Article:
Part 2: A Failure of Imagination
Let’s continue the series on why the A.I. takeover are overblown. I recommend reading part 1 before digging into this one, although the arguments in this essay are different enough to be read separately. This time I would like to talk about our static worldview and our over-reliance on prediction.
Who let the pessimists out?
Did you notice that all the alarmists have a static worldview? It’s quite ironic that most of these people self-identify as scientifically-leaning progressives while they concern themselves with conserving the economy and fighting any invention like Luddites used to do centuries ago.
"The definite optimist has a concrete plan for the future and strongly believes in that future being better than today. The indefinite optimist is bullish on the future but lacks any design and plan for how to make such a future possible. The definite pessimist has a specific vision for the future but believes that future to be bleak. The indefinite pessimist has a bearish view on the future but no idea what to do about it."
Thiel makes the claim that it’s the definite optimists who turn 0 into 1 and push our society forward. People who look at the future as slightly-altered continuation of today will tend to focus on conservation of status-quo sprinkled with interventions when some random event disturbs the emotional tranquility of the society.
One only needs to look at SF movies to notice this trend. The best fiction of the past was technological triumphalist, even independent of the political ideology that was informing the narrative. The utopic yet-communist Star Trek and the imperialistic fascist Star Wars served as inspirations for many young people (myself included) to create, to innovate for a better, brighter future. It might be anecdotal but I am of the opinion that movies serve as an accurate barometer of cultural mood. And the SF of the past seems like a bright ray of light compared to the dystopian movies of today. Avatar and Interstellar deal with a future devastated by our abuse of natural resources. Mad Max’s humanity is divided between exploitative, abusive, power hungry elite and the oppressed commoners. That the world is going to be destroyed by capitalist selfish tendencies of future industrialists is a given. Returning to AI, we only need to look at Terminator, Ex Machina or the much beloved Black Mirror, to discover out-of-control machines only interested in our complete annihilation.
The most common provided solution, a combination of ecologist, vague spiritualism and love (love is the secret ingredient of all interventionist policies) speaks more to the not-so-distant past than the exciting future. It’s like Jean-Jacques Rousseau, with his ill-conceived appreciation for the noble savage, became a SF writer.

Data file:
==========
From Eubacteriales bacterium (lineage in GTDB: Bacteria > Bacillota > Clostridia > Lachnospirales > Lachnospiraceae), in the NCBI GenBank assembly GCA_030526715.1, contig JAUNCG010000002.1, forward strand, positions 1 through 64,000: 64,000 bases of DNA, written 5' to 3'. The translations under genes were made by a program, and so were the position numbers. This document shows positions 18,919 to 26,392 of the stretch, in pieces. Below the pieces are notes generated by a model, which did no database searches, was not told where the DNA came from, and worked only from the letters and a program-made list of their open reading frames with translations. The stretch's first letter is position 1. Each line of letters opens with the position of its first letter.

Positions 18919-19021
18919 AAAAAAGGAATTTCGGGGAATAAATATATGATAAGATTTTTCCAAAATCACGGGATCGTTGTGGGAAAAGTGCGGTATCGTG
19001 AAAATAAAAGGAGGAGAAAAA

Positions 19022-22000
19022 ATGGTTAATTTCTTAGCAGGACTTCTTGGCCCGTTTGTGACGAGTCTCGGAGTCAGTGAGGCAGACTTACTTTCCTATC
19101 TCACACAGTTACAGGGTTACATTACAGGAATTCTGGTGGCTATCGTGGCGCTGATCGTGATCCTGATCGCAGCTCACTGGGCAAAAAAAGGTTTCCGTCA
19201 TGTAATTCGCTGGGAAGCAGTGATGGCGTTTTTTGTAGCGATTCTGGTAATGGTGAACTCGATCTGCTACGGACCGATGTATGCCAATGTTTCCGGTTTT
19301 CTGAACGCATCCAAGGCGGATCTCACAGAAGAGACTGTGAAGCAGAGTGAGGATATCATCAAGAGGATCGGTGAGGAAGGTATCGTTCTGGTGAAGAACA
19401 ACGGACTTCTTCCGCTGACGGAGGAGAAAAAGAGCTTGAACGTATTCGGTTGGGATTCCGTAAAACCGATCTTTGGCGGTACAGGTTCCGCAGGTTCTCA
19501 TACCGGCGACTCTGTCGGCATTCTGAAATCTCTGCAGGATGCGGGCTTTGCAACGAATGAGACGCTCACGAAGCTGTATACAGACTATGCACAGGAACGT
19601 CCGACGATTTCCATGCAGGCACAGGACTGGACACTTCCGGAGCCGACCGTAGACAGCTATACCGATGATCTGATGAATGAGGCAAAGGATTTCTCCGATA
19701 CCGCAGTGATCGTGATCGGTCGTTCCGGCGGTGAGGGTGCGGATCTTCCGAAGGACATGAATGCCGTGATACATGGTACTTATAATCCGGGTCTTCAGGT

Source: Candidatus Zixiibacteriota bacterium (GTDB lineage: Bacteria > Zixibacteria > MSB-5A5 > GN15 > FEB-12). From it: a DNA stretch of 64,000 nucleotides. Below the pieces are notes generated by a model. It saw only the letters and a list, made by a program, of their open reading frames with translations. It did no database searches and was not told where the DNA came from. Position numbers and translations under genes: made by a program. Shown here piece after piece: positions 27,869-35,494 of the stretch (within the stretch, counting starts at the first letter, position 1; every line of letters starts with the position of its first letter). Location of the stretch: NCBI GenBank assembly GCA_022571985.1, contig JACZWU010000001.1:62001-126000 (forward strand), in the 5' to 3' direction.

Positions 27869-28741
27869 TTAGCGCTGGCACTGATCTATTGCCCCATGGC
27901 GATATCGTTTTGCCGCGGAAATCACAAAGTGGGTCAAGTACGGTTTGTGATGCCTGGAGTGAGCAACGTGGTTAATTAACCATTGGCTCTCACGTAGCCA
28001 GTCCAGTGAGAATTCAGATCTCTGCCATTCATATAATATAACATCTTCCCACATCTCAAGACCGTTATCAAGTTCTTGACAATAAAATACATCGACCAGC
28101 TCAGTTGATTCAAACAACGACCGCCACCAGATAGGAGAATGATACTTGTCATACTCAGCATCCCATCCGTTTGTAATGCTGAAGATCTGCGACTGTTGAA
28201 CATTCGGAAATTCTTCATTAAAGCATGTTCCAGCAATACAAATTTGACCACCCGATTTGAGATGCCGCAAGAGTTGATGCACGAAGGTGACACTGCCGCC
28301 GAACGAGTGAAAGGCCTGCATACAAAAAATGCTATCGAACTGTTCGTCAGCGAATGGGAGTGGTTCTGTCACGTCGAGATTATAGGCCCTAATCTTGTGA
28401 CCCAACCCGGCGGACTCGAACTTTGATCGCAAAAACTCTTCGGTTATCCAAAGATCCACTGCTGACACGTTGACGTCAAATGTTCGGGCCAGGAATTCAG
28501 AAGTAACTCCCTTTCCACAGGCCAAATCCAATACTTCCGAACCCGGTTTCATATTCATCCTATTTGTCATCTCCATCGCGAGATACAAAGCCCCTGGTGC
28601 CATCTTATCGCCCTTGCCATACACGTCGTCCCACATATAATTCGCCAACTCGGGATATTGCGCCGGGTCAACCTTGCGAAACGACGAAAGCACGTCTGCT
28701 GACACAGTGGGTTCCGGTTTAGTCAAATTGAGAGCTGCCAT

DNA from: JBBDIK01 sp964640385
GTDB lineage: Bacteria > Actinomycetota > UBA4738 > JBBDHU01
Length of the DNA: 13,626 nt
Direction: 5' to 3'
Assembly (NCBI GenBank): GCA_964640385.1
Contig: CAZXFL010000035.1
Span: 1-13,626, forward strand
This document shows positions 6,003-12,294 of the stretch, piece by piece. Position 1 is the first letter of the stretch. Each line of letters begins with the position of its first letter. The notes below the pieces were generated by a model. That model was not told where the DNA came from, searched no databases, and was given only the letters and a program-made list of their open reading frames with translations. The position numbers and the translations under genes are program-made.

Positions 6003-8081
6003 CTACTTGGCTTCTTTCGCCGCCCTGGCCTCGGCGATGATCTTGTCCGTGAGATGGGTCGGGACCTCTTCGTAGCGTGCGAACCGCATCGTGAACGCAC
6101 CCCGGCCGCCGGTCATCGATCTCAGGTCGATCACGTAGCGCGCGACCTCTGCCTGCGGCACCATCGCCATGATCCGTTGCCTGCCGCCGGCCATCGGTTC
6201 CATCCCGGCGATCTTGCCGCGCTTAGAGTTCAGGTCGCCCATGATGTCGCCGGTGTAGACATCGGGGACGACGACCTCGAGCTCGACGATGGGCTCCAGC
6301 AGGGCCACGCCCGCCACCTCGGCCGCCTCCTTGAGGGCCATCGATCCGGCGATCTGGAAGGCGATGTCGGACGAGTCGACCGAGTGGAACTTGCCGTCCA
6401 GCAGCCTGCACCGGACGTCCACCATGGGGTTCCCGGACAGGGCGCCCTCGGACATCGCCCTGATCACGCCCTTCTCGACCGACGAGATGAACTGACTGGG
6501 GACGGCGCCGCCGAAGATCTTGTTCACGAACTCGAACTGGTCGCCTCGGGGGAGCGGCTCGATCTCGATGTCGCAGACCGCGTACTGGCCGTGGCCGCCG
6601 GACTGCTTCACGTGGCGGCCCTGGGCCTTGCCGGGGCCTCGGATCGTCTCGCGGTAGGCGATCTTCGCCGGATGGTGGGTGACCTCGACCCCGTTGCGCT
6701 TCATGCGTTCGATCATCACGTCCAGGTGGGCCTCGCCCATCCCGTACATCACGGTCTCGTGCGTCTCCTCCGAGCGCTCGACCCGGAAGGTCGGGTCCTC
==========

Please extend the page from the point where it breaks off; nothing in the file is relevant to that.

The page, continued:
Our predictions are not that reliable
Let’s return to the doomsday scenario. Lots of unemployed people, chaos and destruction. Before addressing the validity of the prediction let's remember that we have seen this movie before.
Employees have been worrying about the rising tide of automation for 200 years now, and for 200 years employers have been assuring them that new jobs will naturally materialise to take their place. After all, if we look at the year 1800, some 74% of all Americans were farmers, whereas by 1900 this figure was down to 31%, and by 2000 to a mere 3%. And yet, this hasn’t led to mass unemployment. In 1930, the famous economist John Maynard Keynes was predicting that we’d all be working just 15-hour weeks by the year 2030. Yet, since the 1980s, work has only been taking up more of our time, bringing waves of burnouts and stress in its wake. One could say that we are distancing ourselves from the idleness passionately advocated for by Bertrand Russell, not trending towards it. The more we automate, the more work we have to do. But this time will be different. This time the machines will really get us.
“It’s tough to make predictions, especially about the future,” said that baseball-playing turned philosopher, Yogi Berra. Nassim Taleb devoted a lot of his time fighting the elite’s tendency of mapping the future. His most famous book “Black Swan” accurately describes the impulse of forecasters to ignore large deviations and focus on averages to predict the future. His core argument is that complex systems are impossible to predict and that preemptive policies more unexpected consequences than benefits.
The most worrisome blindspot of all this pesimistic worldview is the opportunity cost. A point brilliantly argued by the economist Henry Hazlitt, who noticed that new jobs are less noticeable tha lost ones. It’s much easier for us to notice the fired US factory workers than all the new professions that did not exist 10 years ago.
Thinking about the future requires imagination. It seems to be extremely hard for the pessimists we examined above to think about new industries, let alone trust the human ingenuity to create a new shinny ways forward. When the car replaces the horse carriage it’s easier to see all the displaced construction workers and fired carriage drivers than to predict the rise of uber.
Not to say that we can not or should not look at trends. Just to be careful, as Scott Belski remarked, not to confuse the forecast for the future with an investment thesis. "The future won’t happen until the present is ready for it."